The Federal Reserve, led by Chair Jerome Powell, has sent a clear signal that they could maintain current interest rates at the upcoming policy meeting. The pause in hikes of interest rates can be extended. However, Powell also cautioned that inflation remains persistently high, leaving the door open for potential interest rate increases if the economy remains robust.
According to Powell, “Additional evidence of persistently above-trend growth, or that tightness in the labor market is no longer easing, could put further progress on inflation at risk and could warrant further tightening of monetary policy.” Powell emphasized the need for caution due to uncertainties and risks, hinting that the central bank is unlikely to raise rates at its next meeting in November.
Powell stressed that the Federal Reserve is treading carefully, aiming to strike a balance between being too aggressive and too passive in its monetary policy. He acknowledged that the Fed's rapid rate hikes could still lead to “meaningful tightening” in the near future. Other Fed officials have also urged patience and caution in evaluating economic direction and inflation trends.
He outlined the potential consequences of both doing too little and doing too much. Insufficient action could lead to entrenched above-target inflation, necessitating more drastic monetary policy measures. On the other hand, excessive tightening could harm the economy unnecessarily. The Fed faces a delicate balancing act.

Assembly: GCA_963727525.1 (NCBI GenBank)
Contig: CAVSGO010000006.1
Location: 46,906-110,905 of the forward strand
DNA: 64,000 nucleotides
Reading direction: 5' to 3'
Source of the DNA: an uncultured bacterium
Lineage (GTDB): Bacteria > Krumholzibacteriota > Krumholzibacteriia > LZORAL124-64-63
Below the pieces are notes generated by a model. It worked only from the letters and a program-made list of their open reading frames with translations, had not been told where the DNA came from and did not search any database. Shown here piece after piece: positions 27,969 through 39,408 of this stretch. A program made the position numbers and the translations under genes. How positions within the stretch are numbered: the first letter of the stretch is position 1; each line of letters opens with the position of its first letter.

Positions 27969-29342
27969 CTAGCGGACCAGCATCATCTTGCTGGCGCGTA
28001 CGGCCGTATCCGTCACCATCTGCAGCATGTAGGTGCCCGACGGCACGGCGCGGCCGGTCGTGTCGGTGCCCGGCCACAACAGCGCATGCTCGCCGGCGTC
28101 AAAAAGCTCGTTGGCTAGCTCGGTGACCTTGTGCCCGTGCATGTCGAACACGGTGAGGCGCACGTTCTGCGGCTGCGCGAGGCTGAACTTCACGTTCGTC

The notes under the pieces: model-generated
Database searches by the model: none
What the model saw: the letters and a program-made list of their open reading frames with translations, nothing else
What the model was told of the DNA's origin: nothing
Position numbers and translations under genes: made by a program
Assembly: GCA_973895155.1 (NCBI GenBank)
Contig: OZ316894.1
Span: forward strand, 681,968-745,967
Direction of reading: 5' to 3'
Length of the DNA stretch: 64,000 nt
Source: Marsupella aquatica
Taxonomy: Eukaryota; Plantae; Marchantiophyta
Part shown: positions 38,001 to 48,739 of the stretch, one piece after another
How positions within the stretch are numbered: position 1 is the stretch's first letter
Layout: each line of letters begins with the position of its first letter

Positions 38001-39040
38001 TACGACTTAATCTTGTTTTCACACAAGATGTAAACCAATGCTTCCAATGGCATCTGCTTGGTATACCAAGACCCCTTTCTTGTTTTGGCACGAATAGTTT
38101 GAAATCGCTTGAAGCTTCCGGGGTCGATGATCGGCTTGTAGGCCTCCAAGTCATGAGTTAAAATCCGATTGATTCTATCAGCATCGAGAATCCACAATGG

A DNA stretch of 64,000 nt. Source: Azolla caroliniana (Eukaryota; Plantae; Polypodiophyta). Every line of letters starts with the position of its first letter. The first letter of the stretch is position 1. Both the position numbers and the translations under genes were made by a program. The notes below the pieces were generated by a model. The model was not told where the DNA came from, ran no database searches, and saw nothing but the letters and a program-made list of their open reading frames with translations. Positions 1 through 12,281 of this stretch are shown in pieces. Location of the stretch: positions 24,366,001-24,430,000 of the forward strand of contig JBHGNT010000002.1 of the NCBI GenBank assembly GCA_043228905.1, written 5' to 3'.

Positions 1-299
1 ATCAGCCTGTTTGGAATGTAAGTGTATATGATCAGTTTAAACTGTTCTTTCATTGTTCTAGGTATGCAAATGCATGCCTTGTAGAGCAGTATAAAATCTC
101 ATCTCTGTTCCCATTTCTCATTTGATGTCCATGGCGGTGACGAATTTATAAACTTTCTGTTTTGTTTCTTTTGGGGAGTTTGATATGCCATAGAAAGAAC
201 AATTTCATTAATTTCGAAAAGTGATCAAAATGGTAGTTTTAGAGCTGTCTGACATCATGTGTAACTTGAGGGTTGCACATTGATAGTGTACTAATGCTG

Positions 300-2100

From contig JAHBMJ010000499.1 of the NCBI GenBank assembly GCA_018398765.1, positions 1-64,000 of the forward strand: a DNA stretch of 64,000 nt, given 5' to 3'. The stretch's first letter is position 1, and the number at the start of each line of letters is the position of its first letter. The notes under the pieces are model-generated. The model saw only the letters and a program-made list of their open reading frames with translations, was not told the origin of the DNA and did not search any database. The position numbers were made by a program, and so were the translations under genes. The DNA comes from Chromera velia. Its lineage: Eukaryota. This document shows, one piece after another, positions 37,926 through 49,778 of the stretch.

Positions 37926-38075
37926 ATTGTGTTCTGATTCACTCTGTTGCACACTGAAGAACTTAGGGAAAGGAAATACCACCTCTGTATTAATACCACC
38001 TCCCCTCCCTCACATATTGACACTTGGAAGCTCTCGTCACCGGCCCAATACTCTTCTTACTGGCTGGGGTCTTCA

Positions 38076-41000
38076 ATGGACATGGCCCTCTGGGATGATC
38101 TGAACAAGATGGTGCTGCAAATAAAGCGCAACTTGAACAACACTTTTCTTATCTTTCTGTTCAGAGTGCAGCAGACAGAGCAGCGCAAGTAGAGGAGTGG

His remarks have set the stage for the upcoming Federal Open Market Committee meeting on November 1. They also come just days before a 10-day period during which Fed officials are prohibited from making public statements. This blackout period adds significance to Powell's words.
Powell highlighted the Federal Reserve's vigilance regarding the recent surge in long-term bond yields, which have increased more than 50 basis points since the last policy meeting in September. Some other Fed officials have suggested that elevated long-term interest rates could reduce the need for further Fed action.
Are There Any Prospects of an Interest Rate Hike?
When asked about the impact of higher yields on the Fed's rate decisions, Powell acknowledged that it could reduce the impetus for rate increases. He clarified that as long as bond yields are rising for reasons other than expectations of Fed rate hikes, it acts as a tightening of financial conditions, aligning with the Fed's objectives.
Powell recognized progress in inflation during the summer but expressed concerns about September's data. Shorter-term measures of core inflation, which exclude volatile food and energy prices, have shown a decline over the most recent three and six months, falling below 3%.
The job market remains strong, but signs of gradual cooling are emerging. Wage growth is declining, approaching levels consistent with 2% inflation over time. The Fed paused its rate hikes last month, but future rate hikes are still on the horizon.
Aside from economic factors, political uncertainty, including conflicts and government shutdowns, can influence the Fed's decisions. Geopolitical tensions are high and pose risks to global economic activity. These factors add to the complexity of the Fed's decision-making process.
Although a rate hike in October seems unlikely, there's still uncertainty about the future. Economists are divided on the possibility of a recession, and the chance of a rate hike at the December meeting remains a topic of discussion.
While the Fed may maintain its current rates in the upcoming meeting, the future remains uncertain. The central bank faces a range of challenges and uncertainties, requiring a cautious and balanced approach to monetary policy.